General Electric Co. said its financial services units didn't need to raise external capital, affirmed its profit forecast for the commercial real estate unit and said its consumer-finance division, GE Money, had "adequate reserves."
Profit at the finance units, collectively known as GE Capital, was $5.2 billion in the first half of 2008, General Electric said in a memo posted on its website in an effort to reassure investors amid "extraordinary market conditions."
Last week, the U.S. government took over mortgage lenders Freddie Mac and Fannie Mae. Separately, Bank of America Corp. reached a deal Sunday to acquire Merrill Lynch & Co. for $44 billion, after shares of the third-biggest U.S. securities firm fell more than 35% last week and smaller rival Lehman Bros. Holdings Inc. neared bankruptcy.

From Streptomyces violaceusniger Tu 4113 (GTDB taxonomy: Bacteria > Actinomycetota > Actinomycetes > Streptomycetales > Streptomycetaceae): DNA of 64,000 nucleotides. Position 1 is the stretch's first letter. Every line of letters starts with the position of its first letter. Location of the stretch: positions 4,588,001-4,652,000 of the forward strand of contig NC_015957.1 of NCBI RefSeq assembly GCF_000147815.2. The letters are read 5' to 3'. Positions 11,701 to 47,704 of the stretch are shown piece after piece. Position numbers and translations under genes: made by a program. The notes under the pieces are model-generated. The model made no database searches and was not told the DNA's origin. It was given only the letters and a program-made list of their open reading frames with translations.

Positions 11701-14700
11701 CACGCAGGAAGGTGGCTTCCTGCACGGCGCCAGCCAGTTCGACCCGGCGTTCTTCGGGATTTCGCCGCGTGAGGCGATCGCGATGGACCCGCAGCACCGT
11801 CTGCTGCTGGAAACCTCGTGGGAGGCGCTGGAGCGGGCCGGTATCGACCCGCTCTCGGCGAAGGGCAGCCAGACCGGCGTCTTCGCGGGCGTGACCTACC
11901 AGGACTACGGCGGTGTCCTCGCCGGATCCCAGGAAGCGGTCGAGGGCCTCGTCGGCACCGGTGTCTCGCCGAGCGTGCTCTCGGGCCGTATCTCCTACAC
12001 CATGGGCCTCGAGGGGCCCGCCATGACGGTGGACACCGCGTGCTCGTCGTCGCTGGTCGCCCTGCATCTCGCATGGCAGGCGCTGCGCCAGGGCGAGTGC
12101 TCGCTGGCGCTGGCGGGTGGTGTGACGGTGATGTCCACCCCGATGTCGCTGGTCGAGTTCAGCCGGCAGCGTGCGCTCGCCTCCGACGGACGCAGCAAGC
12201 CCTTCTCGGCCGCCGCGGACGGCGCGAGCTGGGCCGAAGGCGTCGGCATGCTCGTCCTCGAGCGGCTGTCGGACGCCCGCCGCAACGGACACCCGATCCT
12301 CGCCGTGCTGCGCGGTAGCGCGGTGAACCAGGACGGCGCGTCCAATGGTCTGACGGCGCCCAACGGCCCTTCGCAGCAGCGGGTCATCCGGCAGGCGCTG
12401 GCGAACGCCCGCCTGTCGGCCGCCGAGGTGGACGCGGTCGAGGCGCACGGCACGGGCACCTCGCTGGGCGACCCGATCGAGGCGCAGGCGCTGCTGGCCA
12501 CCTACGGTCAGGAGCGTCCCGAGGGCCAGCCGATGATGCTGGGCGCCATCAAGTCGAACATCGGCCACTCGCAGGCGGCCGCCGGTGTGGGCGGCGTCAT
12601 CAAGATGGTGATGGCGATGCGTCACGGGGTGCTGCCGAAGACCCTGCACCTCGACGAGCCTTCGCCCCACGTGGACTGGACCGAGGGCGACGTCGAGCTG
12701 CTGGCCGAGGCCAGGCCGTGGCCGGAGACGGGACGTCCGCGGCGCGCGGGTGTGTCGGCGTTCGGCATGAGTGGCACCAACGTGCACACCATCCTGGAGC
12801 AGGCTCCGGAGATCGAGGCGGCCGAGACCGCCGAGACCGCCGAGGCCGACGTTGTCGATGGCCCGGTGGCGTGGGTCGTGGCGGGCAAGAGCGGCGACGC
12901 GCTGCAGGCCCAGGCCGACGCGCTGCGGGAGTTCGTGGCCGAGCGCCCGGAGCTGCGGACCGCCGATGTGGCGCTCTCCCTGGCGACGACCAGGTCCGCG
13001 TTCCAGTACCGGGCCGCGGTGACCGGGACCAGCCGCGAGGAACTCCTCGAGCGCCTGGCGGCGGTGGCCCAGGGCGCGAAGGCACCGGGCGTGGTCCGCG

GE, which got about half its profit and sales from finance-related businesses last year, said it continued to have an "unwavering commitment" to maintaining its triple-A credit ratings from Moody's Investors Service and Standard & Poor's, the highest available.
Shares of the Fairfield, Conn., company fell Friday the most since it cut its annual forecast five months ago, dragged down by financial stocks including American International Group Inc. and Lehman. The stock lost $1.41, or 5%, to $26.75.
GE Money is "adequately reserved" for delinquencies, which were at 5.9% in the second quarter, equal to a December 2002 high. The company will increase allowances for losses if delinquencies rise, the memo said.
Chief Executive Jeffrey Immelt plans to reduce GE Money by about half through divestitures. In the second quarter, GE Money's profit fell 9% on higher write-offs and delinquency rates, less than the 20% forecast in April.
The commercial real estate division is still expected to earn $1.5 billion to $1.7 billion this year.